D&D General Druid, Ranger & Barbarian: What distinguishes the magic of the Primal classes?

Rocker26a

Explorer
Chimps don't fight with rocks and sticks. That is a fantastism. Apes pound and claw.

Humans are the only creatures who can accurately and quickly swing a stick or throw a rock.

All this said, I think we're mostly getting caught up in semantics a bit. I do take your point of course, yeah Rangers do use the tools of "civilization", but I don't think civilization has to be strictly antithetical to nature from the point of view of a Ranger, because humanity is nature still. Despite itself.

I know this gets complicated in settings and systems where humans aren't the only game in town but we can just take that as read for the sake of this.

And I would also say that utilizing magic could be seen as using the rules o- uh, tools of nature. If my contention that there is magic in all nature is acceptable. Which it may not be for everyone! That's just something I personally like. Like I say I don't have it all puzzled together, but there's a nugget of something I enjoy there. That's an asset Rangers have, they have that instinct.
 
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Incenjucar

Legend
There are literally birds that spread fires to hunt. Tool use is not a human special feature. Humans have advanced communication skills which allow them to pass on highly detailed and nuanced information over generations. That's our thing.
 



doctorbadwolf

Heretic of The Seventh Circle
There are literally birds that spread fires to hunt. Tool use is not a human special feature. Humans have advanced communication skills which allow them to pass on highly detailed and nuanced information over generations. That's our thing.
Even that isn’t 100% just us. Crows pass fairly detailed info to eachother across significant distance and over multiple generations, like physical descriptions of the guy who throws things at the crows at this specific park, or the old lady who feeds any crows she sees. I think they’ve been observed to pass along how to solve puzzles and make tools to accomplish a task, as well.

Give them grasping hands, and they’d probably build libraries and schools and bars.
 

Minigiant

Legend
Supporter
All this said, I think we're mostly getting caught up in semantics a bit. I do take your point of course, yeah Rangers do use the tools of "civilization". I just think civilization doesn't have to be strictly antithetical to nature from the point of view of a Ranger, because humanity is nature still. Despite itself.
I never said civilization and nature are antithetical just different..

Sword using guy in metal scale using human weapon styles doesn't feel naturey.
 

Rocker26a

Explorer
I never said civilization and nature are antithetical just different..

No I know, not trying to put words in your mouth, just saying I think the difference can be more blurred in a Fantasy setting, and especially through the lens of a Ranger.

Sword using guy in metal scale using human weapon styles doesn't feel naturey.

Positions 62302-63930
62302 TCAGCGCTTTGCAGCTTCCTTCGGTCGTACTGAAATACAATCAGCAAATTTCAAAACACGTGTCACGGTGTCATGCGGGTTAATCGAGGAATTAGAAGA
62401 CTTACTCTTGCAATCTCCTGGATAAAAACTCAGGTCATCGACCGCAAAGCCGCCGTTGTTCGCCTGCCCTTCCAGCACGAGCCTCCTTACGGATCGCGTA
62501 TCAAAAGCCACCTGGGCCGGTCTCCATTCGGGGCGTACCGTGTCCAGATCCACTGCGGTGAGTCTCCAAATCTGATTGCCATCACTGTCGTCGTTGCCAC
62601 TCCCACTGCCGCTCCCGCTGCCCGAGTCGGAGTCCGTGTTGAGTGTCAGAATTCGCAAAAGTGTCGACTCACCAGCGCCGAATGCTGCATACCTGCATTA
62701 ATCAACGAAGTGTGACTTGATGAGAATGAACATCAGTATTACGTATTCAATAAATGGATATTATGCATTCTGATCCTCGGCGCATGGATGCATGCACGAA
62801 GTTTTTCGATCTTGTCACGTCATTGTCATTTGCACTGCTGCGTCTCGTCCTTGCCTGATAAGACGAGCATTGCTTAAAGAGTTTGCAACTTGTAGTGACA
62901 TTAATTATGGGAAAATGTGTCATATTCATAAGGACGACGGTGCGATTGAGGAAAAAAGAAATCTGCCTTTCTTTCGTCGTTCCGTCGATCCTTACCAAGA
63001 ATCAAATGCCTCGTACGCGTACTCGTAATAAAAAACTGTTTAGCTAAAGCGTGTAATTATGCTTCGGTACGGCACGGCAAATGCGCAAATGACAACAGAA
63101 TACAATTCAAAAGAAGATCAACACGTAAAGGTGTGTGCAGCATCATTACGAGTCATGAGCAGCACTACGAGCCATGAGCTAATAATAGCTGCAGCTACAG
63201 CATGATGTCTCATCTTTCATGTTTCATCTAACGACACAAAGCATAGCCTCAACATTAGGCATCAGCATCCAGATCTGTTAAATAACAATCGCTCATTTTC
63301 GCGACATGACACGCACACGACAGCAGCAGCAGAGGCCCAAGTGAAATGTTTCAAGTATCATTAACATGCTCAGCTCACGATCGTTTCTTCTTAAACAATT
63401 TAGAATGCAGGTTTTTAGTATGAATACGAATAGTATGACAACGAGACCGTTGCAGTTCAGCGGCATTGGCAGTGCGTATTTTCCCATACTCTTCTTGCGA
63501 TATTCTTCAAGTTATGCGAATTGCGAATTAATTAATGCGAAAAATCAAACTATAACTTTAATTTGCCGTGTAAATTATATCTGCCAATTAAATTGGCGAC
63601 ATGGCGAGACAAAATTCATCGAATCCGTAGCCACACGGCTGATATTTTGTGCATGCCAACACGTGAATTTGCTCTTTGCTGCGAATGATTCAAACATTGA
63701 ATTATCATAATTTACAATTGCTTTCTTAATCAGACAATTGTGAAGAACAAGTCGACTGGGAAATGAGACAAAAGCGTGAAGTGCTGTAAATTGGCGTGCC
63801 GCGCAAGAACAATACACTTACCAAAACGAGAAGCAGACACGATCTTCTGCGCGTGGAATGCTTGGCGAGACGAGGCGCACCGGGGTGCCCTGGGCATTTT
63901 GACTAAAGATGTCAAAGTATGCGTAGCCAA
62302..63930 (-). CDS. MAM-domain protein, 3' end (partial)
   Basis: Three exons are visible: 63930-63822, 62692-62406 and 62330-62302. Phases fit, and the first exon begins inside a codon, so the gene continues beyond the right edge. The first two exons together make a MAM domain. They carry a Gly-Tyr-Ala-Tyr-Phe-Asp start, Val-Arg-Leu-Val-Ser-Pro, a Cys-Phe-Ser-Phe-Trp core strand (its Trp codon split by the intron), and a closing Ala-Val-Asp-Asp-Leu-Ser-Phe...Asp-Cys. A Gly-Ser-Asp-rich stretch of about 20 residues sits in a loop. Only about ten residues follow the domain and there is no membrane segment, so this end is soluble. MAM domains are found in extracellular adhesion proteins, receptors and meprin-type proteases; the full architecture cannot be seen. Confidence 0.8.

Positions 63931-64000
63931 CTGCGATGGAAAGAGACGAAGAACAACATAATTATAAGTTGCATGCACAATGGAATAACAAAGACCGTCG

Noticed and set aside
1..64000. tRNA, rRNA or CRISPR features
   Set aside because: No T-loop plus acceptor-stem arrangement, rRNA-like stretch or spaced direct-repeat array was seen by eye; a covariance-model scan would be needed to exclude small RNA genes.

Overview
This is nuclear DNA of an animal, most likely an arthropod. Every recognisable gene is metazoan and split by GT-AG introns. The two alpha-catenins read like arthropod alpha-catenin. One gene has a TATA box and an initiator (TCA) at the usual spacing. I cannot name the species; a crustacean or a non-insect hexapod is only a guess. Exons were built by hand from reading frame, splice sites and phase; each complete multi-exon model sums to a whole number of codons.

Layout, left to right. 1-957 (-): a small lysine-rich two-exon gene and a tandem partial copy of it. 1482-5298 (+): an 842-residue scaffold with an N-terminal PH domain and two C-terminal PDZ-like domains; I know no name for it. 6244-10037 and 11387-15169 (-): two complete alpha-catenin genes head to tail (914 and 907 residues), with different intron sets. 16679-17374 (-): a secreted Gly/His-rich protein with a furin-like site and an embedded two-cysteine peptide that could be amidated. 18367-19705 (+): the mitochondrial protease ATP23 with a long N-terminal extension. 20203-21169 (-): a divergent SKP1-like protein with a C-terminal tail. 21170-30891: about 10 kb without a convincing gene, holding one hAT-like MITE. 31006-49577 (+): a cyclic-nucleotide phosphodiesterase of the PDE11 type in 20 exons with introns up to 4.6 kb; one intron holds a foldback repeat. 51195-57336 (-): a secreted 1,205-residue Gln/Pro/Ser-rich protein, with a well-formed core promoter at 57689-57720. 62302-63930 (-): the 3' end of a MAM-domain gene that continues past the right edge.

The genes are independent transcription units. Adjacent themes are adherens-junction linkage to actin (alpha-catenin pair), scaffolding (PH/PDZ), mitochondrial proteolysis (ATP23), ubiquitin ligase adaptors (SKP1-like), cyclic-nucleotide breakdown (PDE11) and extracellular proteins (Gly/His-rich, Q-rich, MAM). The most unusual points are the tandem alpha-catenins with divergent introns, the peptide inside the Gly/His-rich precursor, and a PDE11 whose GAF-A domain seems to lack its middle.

True, maybe not. At least not through a generous lens. Metal and fire come from the earth n' all that.

This is mostly a guess, happy to be proven wrong, but. Would it be fair to say that part of the problem here is, Ranger leaning more into the nature side doesn't much capture the fantasy that Ranger fulfills for you? Or ought to fulfill at least?
 
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CreamCloud0

One day, I hope to actually play DnD.
just reposting ranger thoughts cause they seem relevant to the discussion
i don't think the highest conceptual-level ranger premise requires magic, but it does significantly encapsulate a 'survivalist' concept, and a major part of the survivalist is taking and picking up any and all potentially usefull skills because one day knowing how to make medical grade alchohol/disinfectant out of tree bark might save your life.

So when you insert that survivalist mindset into DnD worlds magic is absolutely something i feel like they would pick up because it's such a flexible and useful tool and primal magic is just the next thematic step to knowing everything about the ecosystem that they exist in, drawing on the energies of the natural world around them rather than the physical plants and creatures

the ranger is an explorer, a survivor and a hunter of the wild, they thrive not through brute strength but through knowledge, knowing how to pick their fights and the best ways to fight, knowing as many solutions as they can because if one doesn't work then they've got three backups, knowing their enemy and their weaknesses and how to take advantage of those, knowing how to take care of themselves.
honestly i entirely vibe with what @CleverNickName is saying about 'rangers being the wizards of nature', rangers aren't strong because they have a ton of brute magical or physical power like the druid and barbarian respectively, rangers are strong because they think their way through and around problems, they have a range of abilities that do a range of specific things and they plan things to use what they do have to get what they need/want.
 

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